Indira Riadi was awarded the 2023 Research Impact Canada Engaged Scholarship Award for her project, Developing Inclusive Digital Mental Health Services/Interventions Through Understanding the Mental Health Priorities of Community-Dwelling Older Adults.
This project aims investigate factors affecting the mental wellbeing of community-dwelling older adults and develop digital-based services to promote equitable access to services for seniors. The entirety of the research project was guided by community-dwelling older adults who reside in the West End of Downtown Vancouver. The community partner of this project is a large not-for-profit senior’s centre in Vancouver, the West End Seniors’ Network (WESN), who has aided with the recruitment and dissemination of findings from this project. Participants were asked to participate in semi-structured interviews to understand the beliefs, experiences, attitudes, and underlying feelings about mental health, and what services they need to access to alleviate mental health burdens. When talking about mental health and digital literacy, two difficult topics for older adults, trust and rapport between researcher and participant is essential. I have lived in the West End for the past three years and have built relationships and significant trust with members of my community. The key element in this project is the involvement of older adults from the community throughout all phases of the project because, ultimately, they are the experts of their own lives and abilities.
This project is nearing its completion, and findings of the early stages of the project has been published or has been submitted for publication. Firstly, a systematic review on technology-based interventions was conducted. The results determined that (1) end-users and the population of interest should be at the center of digital mental health interventions creation and design; (2) digital mental health interventions need to be malleable and able to adapt to different life circumstances, education level, and physical and psychological abilities of the population; and (3) creation of digital mental health interventions must be accompanied by (human) support available for all users (Riadi et al., 2022). Secondly, this project generated four overarching themes that contribute to the mental wellbeing of community-dwelling older adults: 1) having a sense of stability over personal circumstances, 2) being able to do, 3) positively impacting others, and 4) feeling a sense of belonging (Riadi et al., in press). These results will aid with the development of interventions and services that put the mental health needs of older adults at the center of creation and design.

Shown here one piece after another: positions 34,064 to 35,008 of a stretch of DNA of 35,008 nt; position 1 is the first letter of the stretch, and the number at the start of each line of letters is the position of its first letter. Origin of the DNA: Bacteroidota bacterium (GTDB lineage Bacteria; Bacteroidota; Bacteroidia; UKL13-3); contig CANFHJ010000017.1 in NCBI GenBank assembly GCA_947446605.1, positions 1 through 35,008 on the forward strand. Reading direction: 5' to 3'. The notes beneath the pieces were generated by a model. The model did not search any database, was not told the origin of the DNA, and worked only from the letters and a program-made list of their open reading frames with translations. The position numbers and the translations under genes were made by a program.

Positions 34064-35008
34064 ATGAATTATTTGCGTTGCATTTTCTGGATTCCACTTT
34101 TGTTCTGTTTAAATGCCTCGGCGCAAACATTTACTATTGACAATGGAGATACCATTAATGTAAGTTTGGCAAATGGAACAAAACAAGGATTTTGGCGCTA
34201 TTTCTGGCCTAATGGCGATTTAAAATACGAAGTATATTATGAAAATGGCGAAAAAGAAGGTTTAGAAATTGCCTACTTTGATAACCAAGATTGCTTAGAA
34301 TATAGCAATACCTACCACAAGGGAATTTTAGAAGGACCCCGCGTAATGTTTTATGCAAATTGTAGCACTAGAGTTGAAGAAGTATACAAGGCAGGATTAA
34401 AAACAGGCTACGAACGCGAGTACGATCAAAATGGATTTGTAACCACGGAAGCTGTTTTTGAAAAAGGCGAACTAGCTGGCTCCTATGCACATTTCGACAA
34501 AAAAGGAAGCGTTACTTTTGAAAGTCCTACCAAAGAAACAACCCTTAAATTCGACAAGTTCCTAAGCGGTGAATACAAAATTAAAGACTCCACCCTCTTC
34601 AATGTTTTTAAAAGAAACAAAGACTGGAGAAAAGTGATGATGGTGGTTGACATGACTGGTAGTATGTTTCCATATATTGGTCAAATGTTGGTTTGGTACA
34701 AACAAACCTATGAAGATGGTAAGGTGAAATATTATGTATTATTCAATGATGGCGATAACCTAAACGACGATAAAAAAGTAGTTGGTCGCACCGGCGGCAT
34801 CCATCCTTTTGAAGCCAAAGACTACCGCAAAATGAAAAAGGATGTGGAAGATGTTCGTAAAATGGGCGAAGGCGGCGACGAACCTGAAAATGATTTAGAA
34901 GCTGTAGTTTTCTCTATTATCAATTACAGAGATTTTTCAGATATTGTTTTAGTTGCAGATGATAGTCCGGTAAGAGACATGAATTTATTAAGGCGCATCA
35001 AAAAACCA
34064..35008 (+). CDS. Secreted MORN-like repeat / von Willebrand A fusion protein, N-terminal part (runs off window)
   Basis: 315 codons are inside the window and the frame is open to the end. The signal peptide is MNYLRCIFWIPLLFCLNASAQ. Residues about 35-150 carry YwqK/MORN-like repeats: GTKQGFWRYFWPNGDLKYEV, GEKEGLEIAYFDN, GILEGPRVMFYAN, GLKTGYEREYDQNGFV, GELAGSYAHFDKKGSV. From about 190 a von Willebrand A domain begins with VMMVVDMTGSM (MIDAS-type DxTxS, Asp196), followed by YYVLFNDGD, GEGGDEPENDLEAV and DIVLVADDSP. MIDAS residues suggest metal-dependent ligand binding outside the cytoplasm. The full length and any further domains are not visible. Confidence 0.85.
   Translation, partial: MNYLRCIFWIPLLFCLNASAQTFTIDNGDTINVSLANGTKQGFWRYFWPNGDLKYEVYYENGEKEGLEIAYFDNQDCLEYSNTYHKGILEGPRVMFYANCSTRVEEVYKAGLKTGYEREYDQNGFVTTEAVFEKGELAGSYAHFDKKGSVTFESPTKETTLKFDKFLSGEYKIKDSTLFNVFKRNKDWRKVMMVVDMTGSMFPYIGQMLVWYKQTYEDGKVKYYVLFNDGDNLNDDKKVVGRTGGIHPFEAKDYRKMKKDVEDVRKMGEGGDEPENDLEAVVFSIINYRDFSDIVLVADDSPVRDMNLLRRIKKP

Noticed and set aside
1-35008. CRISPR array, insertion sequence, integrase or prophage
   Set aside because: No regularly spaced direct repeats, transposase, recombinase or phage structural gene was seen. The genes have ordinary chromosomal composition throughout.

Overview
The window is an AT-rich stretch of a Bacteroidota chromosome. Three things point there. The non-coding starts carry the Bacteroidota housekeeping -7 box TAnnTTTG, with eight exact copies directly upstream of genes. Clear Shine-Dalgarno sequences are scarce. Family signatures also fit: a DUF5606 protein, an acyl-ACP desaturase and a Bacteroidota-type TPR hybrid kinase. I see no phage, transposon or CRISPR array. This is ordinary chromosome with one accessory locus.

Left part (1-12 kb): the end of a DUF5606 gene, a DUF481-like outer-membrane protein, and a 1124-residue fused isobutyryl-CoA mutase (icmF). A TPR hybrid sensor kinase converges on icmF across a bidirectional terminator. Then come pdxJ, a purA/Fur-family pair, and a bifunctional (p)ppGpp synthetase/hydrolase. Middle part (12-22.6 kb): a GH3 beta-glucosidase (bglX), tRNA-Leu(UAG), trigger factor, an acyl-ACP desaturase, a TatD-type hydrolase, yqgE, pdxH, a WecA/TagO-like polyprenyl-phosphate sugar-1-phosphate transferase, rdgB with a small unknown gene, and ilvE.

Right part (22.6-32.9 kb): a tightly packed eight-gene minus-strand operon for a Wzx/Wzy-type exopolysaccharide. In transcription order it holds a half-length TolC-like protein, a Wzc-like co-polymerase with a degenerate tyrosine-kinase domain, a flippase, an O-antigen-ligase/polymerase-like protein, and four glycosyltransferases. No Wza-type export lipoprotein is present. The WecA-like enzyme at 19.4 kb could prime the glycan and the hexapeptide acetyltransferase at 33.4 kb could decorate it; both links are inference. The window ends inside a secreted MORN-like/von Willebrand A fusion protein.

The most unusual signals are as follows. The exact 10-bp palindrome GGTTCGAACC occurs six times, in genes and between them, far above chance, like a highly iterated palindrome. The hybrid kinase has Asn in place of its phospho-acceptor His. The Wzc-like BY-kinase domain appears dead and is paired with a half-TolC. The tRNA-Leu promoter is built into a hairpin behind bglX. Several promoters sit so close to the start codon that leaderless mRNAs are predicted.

These preliminary findings have been shared beyond academia to the community. WESN continues to aid with knowledge mobilisation strategies, including offering space in the newsletter for results that arise research project, hosting seminars regarding digital literacy and mental health at WESN and at South Vancouver Seniors’ Network, and collaborating with the Programs Manager at Burnaby Neighbourhood House to create a curriculum-based digital literacy service for the diverse population of older adults in Vancouver.
Please feel free to read the academic journal articles that have been published as a part of this project:
- Riadi, I., Kervin, L., Dhillon, S., Teo, K., Churchill, R., Card, K. G., … & Cosco, T. D. (2022). Digital interventions for depression and anxiety in older adults: a systematic review of randomised controlled trials. The Lancet Healthy Longevity, 3(8), e558-e571.
- Riadi, I, Kervin, L., Dhillon, S., Hopper, S., Aguda, V., Cosco, T. D. (in press) Factors contributing to the mental wellbeing of community-dwelling older adults: A qualitative study from the Vancouver West End. BMC Geriatrics.
Additionally, please view the WESN monthly newsletter to read more about how the findings were disseminated:
- https://wesn.ca/wp-content/uploads/sites/22/2022/09/October_NL_web.pdf (P. 11)
- https://wesn.ca/wp-content/uploads/sites/22/2022/10/WESN_newsNOV22_web.pdf (P.11)
About award recipient
Indira is a 4th year PhD Candidate and Sessional Lecturer in the department of Gerontology at Simon Fraser University. She completed her bachelor’s degree at the University of Toronto specializing in Neuroscience.
Indira’s doctoral project comprises of two objectives: 1) to understand social factors that impact the mental health of community-dwelling older adults in the Vancouver West End, and 2) to create a community-based program to better the mental health of seniors by improving the digital literacy of the population. With the help of her community partner, the West End Seniors’ Network, she aims to collaborate with their members (older adults over the age of 65) and the volunteer technology coaches in the design and creation of the digital literacy program. Having digital literacy is especially important in the post-COVID-19 world and these skills will allow individuals to access online (mental health) services, build social connections, and overall increase their independence.
Indira’s interest in community-based work started when she became a volunteer at West End Seniors’ Network in the peak of COVID-19 pandemic. Since then, she has received support and funding from Mental Health Research Canada, Mitacs, and SFU’s Community-Engaged Research Initiative (CERi). Outside of research, Indira mainly spends her free time gardening, cooking, rock climbing, skiing, and staying at home with her husband and three cats.